In a sense, all entertainment, and everything on this earth which has been created by man, has been tainted by sin to some extent, even if only in trace amounts. I believe this is why God said in Exodus 20:25: "And if thou wilt make me an altar of stone, thou shalt not build it of hewn stone: for if thou lift up thy tool upon it, thou hast polluted it."
But this in no way justifies watching something so sinful as Harry Potter. By analogy, the relatively clean air all around us may have trace amounts of poison, and we may be able and required to bear it. But we would be concerned for a person who chose to descend down into a pit full of deadly gasses for no other reason than to enjoy their smell! Harry Potter is such a dark form of entertainment that we must ask God to forgive us for desiring to be entertained by it.
"But it teaches some good moral lessons."
Eating an abundance of poison to get to the few bits of cheese would be foolish, and so it is with Harry Potter. From the author of the article we cited previously, "A story about Adolf Hitler and his cronies could also exhibit courage, bravery and friendship."2 The stories of courage and loyalty are just the bits of cheese in the poison, and even these seemingly "good" parts have been mixed with evil. If you want to teach good moral lessons, there is plenty of godly entertainment which does that.
In the last post, we saw four reasons I believe Christians should avoid Harry Potter. This time we addressed some of the common responses justifying the books and movies. The bottom line is this: Harry Potter is a dark and dangerous series which fills our minds with thoughts and ideas contrary to the Word of God; and worse, it causes us to dabble in witchcraft, placing us only a few conceptual steps from Satan himself. Christians should avoid it as they would avoid a well full of poisonous gasses, which progressively takes away a person's clarity of thought until he collapses and faints.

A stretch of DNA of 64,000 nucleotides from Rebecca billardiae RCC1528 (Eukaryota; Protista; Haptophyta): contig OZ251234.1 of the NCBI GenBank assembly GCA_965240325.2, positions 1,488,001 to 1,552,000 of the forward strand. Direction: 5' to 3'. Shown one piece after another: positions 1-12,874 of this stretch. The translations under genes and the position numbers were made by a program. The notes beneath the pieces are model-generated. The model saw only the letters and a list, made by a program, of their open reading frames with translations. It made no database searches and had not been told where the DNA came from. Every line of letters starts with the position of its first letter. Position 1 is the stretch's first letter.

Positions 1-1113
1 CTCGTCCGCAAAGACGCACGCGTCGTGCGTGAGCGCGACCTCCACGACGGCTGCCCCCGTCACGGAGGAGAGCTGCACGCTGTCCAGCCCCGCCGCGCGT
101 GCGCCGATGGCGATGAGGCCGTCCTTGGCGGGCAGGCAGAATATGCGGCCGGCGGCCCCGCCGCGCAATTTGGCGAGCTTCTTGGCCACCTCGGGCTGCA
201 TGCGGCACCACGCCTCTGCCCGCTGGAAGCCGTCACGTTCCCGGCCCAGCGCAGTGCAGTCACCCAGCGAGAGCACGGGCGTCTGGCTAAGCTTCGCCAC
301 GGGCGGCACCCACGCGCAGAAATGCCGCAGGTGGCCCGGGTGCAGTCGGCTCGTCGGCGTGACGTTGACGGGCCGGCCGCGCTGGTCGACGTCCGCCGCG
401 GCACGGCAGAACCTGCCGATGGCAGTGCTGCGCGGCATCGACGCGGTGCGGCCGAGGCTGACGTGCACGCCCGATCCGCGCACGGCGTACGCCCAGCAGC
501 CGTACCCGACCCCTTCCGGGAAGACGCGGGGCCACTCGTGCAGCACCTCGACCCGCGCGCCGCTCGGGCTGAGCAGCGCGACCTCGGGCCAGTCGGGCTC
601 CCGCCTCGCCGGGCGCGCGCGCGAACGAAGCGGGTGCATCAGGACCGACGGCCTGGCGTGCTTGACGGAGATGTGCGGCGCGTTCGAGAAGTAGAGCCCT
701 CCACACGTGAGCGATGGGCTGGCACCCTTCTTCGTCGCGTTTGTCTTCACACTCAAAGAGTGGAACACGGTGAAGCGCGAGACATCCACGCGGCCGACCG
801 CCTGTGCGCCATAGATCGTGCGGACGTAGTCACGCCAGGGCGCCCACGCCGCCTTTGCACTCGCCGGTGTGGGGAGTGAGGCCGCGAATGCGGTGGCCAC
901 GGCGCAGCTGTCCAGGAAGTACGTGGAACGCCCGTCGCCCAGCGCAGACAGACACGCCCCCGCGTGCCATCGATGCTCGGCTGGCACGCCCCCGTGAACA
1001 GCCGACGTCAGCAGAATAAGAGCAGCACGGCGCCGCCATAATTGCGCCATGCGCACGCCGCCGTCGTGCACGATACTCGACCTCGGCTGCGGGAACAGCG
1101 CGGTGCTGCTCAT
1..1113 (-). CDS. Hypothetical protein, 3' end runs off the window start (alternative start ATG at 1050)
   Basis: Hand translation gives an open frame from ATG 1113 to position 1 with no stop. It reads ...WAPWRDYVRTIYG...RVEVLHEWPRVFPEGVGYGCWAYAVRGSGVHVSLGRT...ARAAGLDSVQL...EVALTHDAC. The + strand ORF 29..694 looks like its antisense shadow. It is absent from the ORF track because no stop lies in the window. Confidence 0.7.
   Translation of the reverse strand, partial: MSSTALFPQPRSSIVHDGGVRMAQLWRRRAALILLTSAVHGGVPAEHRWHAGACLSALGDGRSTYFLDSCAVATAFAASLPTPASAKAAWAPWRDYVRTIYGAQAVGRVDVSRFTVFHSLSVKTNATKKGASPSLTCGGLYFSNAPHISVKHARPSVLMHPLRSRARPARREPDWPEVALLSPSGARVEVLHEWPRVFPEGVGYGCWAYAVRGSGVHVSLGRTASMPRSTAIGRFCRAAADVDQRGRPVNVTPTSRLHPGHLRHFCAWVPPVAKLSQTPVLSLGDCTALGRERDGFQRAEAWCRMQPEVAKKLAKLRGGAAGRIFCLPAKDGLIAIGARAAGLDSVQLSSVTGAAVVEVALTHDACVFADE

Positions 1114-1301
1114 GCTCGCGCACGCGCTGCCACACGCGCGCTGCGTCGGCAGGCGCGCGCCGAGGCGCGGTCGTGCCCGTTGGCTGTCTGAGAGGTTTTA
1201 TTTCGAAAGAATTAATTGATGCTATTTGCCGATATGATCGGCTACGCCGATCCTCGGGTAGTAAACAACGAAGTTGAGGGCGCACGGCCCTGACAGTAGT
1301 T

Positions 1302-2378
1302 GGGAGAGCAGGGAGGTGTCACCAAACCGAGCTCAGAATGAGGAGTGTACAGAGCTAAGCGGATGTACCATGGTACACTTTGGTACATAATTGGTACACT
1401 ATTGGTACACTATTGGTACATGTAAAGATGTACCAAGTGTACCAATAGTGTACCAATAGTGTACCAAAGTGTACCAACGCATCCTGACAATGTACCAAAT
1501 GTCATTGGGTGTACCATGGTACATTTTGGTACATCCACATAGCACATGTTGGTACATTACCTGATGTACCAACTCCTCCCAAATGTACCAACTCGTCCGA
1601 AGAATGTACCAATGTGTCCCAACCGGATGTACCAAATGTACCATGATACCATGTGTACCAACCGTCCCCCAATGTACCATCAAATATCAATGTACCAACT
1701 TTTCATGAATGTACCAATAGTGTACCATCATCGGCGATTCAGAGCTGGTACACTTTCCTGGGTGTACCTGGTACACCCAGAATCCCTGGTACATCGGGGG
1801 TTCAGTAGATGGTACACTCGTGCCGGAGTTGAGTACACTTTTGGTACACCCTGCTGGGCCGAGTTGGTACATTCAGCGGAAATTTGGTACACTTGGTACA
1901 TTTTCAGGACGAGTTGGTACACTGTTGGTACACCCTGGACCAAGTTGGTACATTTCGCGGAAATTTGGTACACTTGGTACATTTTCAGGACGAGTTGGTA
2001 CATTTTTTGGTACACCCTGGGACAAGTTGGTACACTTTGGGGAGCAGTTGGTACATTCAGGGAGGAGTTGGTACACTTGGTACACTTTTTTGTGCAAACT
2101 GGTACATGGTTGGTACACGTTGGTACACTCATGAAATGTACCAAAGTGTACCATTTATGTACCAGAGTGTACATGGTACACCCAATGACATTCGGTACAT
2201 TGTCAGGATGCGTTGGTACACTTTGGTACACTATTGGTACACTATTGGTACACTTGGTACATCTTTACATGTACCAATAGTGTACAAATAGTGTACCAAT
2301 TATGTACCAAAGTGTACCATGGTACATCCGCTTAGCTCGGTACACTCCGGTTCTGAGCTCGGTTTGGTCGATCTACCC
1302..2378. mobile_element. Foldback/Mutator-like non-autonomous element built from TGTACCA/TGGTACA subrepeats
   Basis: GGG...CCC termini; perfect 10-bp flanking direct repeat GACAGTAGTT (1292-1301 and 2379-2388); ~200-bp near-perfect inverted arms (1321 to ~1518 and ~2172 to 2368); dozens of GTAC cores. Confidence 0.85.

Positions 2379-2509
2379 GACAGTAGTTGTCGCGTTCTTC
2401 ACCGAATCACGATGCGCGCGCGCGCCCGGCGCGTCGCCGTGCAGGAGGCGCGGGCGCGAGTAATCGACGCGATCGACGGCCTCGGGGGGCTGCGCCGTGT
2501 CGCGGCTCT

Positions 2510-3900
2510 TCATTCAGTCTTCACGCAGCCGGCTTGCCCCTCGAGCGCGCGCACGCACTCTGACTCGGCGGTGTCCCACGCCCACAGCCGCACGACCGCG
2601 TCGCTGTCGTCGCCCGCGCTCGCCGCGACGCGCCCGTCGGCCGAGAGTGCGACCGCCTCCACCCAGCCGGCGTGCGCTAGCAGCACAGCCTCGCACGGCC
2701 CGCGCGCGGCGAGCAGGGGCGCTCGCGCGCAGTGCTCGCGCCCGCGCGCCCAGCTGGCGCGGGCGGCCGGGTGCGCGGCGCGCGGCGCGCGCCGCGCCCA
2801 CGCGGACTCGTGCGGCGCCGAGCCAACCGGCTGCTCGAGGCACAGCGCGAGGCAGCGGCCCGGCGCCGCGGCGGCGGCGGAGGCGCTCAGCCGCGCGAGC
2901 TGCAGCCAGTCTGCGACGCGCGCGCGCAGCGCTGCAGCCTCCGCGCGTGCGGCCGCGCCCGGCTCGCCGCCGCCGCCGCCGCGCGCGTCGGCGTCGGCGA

Laura Ingalls Wilder tells the story of how when she was a little girl, the family's neighbor, Mr. Scott, neglected Pa Ingalls's advice to send a candle into the well before going down to continue digging. He did not send the candle on the day when the gasses had collected, and so he fainted in the well. Pa had to risk his own life to save him. After the whole ordeal, Mr. Scott said:
"You were right about that candle business, Ingalls. I thought it was all foolishness and I would not bother with it, but I've found out my mistake."
"Well," said Pa, "where a light can't live, I know I can't."3
And neither can we live in a place where the light of Jesus Christ does not shine. Let's resolve to dwell only where the light of Jesus shines brightly, and in so doing, we will keep our hearts.
Dwyer, C. P., The Homestead Builder: Practical Hints for Handy-men, tenth edition; The Lyons Press; originally published 1872; pp. 19-20 ↩
Wilder, Laura Ingalls, Little House on the Prairie; HopperCollins Publishers, Inc., c1935; ISBN 0-06-026445-4; p. 157 ↩